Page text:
German linguist Ernest Trumpp's (1821-85) translation of parts of the Sikh scripture, which he published under the title The Adi Granth, has been received less favorably by members of the community. This is due to Trumpp's dismissive editorial remarks offering less-than-favorable opinions of the Sikh future, and the translator's perceived disregard for Sikh etiquette when dealing with scripture. Max Arthur Macauliffe (1841-1913) was the British civil servant who published articles on the Sikhs in the 1870s. In 1893 he received Sikh institutional support to write a history of the Sikhs along with translations of sacred texts. The result was the six-volume Sikh Religion published in 1909. Macauliffe has been lauded, in Sikh circles, for his reliance on orthodox informants.

One of these informants, Kahn Singh (1861-1938), became a giant in Sikh history in his own right. A student and activist during the Singh Sabha reform movement (the modernist reforms in Sikhism starting in the late 1800s), Kahn Singh received patronage to tutor the heir of the princely state of Nabha in Southeast Punjab. In 1930 he published the Mahan Kosh, an encyclopedic work of history and life, in addition to his several tracts and theological books. Kahn Singh was just one of the early 20th century's indigenously-trained scholars who forwarded the cause of Sikh historiography. Karam Singh (1884-1930) was another trailblazer in applying historical methodology to Sikh texts. He dedicated his early career to recording oral histories and travelled extensively to research material sources as well. That he is better known by the surname "Historian" than by his Dhillon clan identity testifies to the renown of his craft.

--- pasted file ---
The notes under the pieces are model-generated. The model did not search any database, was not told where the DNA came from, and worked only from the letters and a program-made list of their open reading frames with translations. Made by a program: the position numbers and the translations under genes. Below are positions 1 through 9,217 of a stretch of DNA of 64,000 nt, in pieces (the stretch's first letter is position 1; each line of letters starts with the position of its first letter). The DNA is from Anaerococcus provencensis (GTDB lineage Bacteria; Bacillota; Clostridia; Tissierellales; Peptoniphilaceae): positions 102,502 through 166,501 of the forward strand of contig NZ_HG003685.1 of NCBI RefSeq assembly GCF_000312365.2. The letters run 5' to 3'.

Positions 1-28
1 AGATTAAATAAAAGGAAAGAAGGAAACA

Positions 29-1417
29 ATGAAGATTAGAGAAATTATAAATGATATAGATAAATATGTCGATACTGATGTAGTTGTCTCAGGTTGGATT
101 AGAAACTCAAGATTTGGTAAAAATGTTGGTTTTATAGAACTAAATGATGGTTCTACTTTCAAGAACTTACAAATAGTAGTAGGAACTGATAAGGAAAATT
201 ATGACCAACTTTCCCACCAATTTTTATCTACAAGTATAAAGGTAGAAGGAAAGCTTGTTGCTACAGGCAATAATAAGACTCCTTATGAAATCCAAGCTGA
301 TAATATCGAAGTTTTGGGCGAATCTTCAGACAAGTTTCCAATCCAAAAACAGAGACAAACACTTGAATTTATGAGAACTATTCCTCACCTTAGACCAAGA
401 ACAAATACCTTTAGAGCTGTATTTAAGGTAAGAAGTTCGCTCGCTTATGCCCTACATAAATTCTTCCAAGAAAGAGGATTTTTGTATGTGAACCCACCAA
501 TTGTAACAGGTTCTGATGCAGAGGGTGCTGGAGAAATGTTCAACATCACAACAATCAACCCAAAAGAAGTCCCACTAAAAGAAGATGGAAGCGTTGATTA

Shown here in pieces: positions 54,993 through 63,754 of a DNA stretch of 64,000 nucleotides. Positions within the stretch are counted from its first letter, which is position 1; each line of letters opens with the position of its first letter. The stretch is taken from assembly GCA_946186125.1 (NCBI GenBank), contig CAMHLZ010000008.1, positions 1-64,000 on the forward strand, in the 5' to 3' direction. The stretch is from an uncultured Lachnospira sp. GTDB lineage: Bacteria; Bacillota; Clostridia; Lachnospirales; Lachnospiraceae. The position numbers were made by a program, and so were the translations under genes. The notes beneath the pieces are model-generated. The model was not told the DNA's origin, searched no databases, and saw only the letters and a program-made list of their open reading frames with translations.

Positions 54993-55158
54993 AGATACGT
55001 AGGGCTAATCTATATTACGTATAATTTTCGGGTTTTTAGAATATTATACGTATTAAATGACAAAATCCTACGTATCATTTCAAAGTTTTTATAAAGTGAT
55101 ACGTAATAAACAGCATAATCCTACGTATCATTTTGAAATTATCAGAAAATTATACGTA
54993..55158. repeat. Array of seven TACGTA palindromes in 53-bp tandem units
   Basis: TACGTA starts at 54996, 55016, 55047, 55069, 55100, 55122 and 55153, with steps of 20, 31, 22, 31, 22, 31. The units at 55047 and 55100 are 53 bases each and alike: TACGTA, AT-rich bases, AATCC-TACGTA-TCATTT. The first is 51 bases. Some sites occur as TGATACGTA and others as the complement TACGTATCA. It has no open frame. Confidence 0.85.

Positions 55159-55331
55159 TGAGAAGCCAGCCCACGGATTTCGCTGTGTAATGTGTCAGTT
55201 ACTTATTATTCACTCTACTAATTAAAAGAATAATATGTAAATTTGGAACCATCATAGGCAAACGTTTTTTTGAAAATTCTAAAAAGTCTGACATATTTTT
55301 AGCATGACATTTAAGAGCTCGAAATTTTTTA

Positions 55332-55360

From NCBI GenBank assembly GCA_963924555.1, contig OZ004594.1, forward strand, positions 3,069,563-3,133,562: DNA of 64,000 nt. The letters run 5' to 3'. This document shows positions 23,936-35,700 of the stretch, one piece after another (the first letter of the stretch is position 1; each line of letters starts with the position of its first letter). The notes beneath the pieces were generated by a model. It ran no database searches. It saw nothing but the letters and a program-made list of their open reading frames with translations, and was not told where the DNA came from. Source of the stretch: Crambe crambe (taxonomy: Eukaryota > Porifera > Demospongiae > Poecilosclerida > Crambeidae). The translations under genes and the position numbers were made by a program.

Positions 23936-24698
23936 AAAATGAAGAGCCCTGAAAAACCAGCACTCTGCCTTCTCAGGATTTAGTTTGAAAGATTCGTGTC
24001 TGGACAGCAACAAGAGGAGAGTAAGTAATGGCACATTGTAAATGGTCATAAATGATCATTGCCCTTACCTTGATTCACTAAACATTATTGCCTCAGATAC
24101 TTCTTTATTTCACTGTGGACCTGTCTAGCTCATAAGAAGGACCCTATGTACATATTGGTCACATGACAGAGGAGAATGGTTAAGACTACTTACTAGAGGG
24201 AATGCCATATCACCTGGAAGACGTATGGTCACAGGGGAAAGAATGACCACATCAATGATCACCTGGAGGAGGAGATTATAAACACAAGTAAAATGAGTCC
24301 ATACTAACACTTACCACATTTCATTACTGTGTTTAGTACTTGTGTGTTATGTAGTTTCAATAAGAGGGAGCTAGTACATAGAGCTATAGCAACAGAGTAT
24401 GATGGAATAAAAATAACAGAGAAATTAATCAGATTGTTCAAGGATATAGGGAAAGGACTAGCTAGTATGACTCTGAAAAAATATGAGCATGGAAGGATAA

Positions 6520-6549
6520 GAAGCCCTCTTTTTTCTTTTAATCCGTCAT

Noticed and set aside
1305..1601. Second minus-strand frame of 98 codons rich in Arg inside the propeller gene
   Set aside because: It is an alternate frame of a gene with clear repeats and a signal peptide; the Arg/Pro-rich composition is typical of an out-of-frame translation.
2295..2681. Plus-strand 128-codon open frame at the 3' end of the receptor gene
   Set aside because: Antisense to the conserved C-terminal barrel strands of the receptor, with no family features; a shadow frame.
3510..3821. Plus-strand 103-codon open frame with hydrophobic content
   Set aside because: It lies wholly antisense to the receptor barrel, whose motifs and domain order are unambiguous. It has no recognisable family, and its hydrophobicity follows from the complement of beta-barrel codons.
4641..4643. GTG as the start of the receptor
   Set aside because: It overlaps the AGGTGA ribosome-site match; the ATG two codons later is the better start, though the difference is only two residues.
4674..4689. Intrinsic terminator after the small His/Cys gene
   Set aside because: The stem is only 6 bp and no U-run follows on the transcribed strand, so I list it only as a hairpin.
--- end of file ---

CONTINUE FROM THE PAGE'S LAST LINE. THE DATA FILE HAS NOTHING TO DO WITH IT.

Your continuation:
Among the other Sikhs who contributed to Sikh historical perspectives were the Singh Sabha activist Vir Singh (1872-1957), the exegete Jodh Singh (1882-1982), Professor Sahib Singh (1892-1977), Professor Teja Singh (1894-1958). The last of these collaborated with Ganda Singh (1900-1987), a major archivalist of the Punjab, on a monumental work titled A Short History of the Sikhs in 1950. Several of these scholars were affiliated in some way with the Khalsa College in Amritsar, which was started in the last decade of the 19th century to advance Sikh heritage. Shamsher Singh Ashok (1903-1986), Fauja Singh (1918-1983), Piara Singh Padam (1923-2001), and Harbans Singh (1923-1995) carried the torch of their forbearers into the middle and later part of the 20th century.